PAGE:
Dear readers and friends,
I am honored and delighted to have a guest blogger today. Robert Fripp, the author of Dark Sovereign, a thoroughly researched play that does justice to Richard III. Robert came across my blog-review of the WSC’s production of Richard III: WSC Richard III: a parable about politicians. He liked what I wrote and was prompted to write himself about this king and his play here:
Richard III: Receiving emergency care after mauling by Shakespeare
Discussing Shakespeare’s The Tragedy of Richard III, Ellen recently wrote, “They [the WSC] mean to take [Richard III] into the 21st century; as the director says, it’s not a history play anyway (as nowadays we know Shakespeare was repeating heavily shaped Tudor propaganda).”
“It’s not a history play anyway.” Too true. Shakespeare’s Richard III comes close to emulating British pantomime, where a rough-looking male with five o’clock shadow plays a wicked step-mother, and the leading lad is a nubile young woman in tight-fitting Robin Hood garb. Shakespeare’s Richard III goes far beyond character assassination. It crosses the line into farce.
Someday we may recognize 1983 as a watershed year in the history of research and reportage on the subject of Richard III; not because 1983 marked the 500th anniversary of Richard’s accession to the throne. Rather, because a current affairs television producer in Toronto (me) got so fed up with the quasi-history and fabulous (in the literal sense) character assassination of Richard III that I started writing a “better” play than Shakespeare to produce a plausible King Richard. I’ve written my play, Dark Sovereign, in the English it was available to for Shakespeare—which I learned to write “fluently.”
Strange projects may spawn stranger outcomes. Whether Dark Sovereign lives or dies as a play, overnight it is now the longest drama written in Renaissance English. Dark Sovereign bumps Hamlet and Richard III from being the first and second longest down to being second and third. I never intended Dark Sovereign to be performed at full length. My Introduction invites directors “to grab a machete and roll up their sleeves.”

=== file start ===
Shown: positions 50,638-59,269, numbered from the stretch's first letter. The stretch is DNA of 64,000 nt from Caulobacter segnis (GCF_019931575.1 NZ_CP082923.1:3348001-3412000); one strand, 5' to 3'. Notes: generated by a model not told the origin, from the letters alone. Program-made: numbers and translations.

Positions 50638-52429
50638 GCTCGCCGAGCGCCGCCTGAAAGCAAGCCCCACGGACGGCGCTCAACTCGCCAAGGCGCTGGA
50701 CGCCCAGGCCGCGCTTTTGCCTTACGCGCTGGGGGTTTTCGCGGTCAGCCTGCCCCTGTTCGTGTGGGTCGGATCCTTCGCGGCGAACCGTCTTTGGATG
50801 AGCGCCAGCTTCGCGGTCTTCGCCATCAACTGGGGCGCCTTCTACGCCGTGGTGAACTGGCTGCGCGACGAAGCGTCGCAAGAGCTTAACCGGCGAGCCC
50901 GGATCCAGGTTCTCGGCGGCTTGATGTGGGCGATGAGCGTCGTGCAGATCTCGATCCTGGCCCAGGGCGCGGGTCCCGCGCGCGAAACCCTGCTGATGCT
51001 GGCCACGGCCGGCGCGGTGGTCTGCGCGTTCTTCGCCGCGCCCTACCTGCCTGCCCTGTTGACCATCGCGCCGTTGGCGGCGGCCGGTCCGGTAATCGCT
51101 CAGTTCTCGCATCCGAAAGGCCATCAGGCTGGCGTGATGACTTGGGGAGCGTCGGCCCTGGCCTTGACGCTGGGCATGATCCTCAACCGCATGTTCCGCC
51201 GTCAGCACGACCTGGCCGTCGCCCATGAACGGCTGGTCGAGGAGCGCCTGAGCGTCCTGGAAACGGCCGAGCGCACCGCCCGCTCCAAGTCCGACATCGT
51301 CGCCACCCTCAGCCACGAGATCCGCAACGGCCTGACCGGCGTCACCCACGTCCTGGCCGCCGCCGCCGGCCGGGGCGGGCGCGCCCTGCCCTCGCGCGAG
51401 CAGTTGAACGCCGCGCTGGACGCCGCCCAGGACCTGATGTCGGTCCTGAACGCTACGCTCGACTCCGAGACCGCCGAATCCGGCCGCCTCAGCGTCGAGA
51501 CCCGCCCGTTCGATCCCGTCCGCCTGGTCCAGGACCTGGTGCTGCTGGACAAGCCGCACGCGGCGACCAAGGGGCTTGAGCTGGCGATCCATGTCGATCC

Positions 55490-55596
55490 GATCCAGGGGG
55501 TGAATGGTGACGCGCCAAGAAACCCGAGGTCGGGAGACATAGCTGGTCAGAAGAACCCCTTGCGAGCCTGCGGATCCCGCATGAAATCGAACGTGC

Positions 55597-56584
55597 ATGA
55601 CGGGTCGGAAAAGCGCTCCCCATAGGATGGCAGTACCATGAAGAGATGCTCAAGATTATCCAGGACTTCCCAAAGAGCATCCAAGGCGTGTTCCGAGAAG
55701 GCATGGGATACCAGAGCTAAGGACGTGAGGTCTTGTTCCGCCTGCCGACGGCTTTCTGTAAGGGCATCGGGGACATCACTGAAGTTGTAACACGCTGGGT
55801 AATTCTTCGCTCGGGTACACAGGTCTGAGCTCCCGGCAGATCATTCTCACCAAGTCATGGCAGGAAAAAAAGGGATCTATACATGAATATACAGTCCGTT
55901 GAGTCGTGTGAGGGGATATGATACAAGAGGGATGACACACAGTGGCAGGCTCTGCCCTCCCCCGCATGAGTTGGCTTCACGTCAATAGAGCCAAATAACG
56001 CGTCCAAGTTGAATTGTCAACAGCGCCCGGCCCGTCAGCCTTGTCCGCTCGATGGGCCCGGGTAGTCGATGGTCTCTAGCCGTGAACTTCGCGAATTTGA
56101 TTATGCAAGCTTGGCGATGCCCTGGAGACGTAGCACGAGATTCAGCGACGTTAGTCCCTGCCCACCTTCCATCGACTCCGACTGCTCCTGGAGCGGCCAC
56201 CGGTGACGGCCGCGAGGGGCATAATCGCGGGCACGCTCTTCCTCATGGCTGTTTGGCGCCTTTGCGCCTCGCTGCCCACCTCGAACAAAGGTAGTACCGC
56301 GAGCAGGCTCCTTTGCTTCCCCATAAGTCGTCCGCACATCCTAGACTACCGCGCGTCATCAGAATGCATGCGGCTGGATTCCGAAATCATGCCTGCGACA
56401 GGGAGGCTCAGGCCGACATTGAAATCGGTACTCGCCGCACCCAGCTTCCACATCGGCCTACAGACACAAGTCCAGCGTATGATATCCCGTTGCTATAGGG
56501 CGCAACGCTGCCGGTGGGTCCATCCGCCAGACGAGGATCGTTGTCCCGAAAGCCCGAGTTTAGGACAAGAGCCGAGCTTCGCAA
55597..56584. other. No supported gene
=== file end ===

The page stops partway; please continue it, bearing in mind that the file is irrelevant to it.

Now to our new Richard III. As a boy, he took military training at Middleham Castle, in the North Riding of a northern county, Yorkshire. Much later, he married Lady Anne Neville, who grew up at Middleham. In Dark Sovereign, before Richard proposes to Anne, Robert has Richard remind her:
” ‘Twas in your father’s house I learn’d to war.
Remember wi’ yourself, how I bethought was
to play David in Golias’ armour;
whilst did you, a little golden girl, sit out and pick pied daisies.”
Five hundred years after the king’s death in battle, two Richard IIIs stalk England. Shakespeare’s ambitious psychotic still enjoys a warm welcome in the South. But many Northerners won’t hear a bad word against Richard. In many respects he was a benign governor in the North. When you enter a pub in Leeds, Leicester, Nottingham, Manchester or York, be careful what you say.
For nearly a decade Richard served as military commander in the North, defending the border against Scottish raiders on behalf of his brother, King Edward IV. In Dark Sovereign, a letter informs Richard that King Edward’s ambitious queen, Elizabeth Woodville, appears to be reaching for regal command herself, and Richard’s allies demand that he hurry to London. Richard angrily responds:
Richard: “I am to Edward shield and general captain
in the office of a wall against the Scot.
But these would have me hole the wall,
lay down my arms, quit vigilance, invite invasion.
Is England so phantastically king’d, that I
—while Scotsmen ravish English wives—
must haste to London,
there to save my brother from his queen?
Psha! Though it be comfort-killing, yet the Border is my stage.
I’ll order myself in the play I have in hand.”
When King Edward dies, Queen Elizabeth Woodville is able to use Edward’s underage heir, their son, as a rubber stamp to enact mischievous policy. Richard in turn is forced to react. Given the opportunity to seize the boy, he joins forces with Harry, Duke of Buckingham, who reminds Richard how many members of his immediate family had already been killed during England’s war for dynastic power:
BUCKINGHAM: “Our hurt’s not small;
no more is the common griefs of England.
Spare for no cost, no more than if it were the cause of all.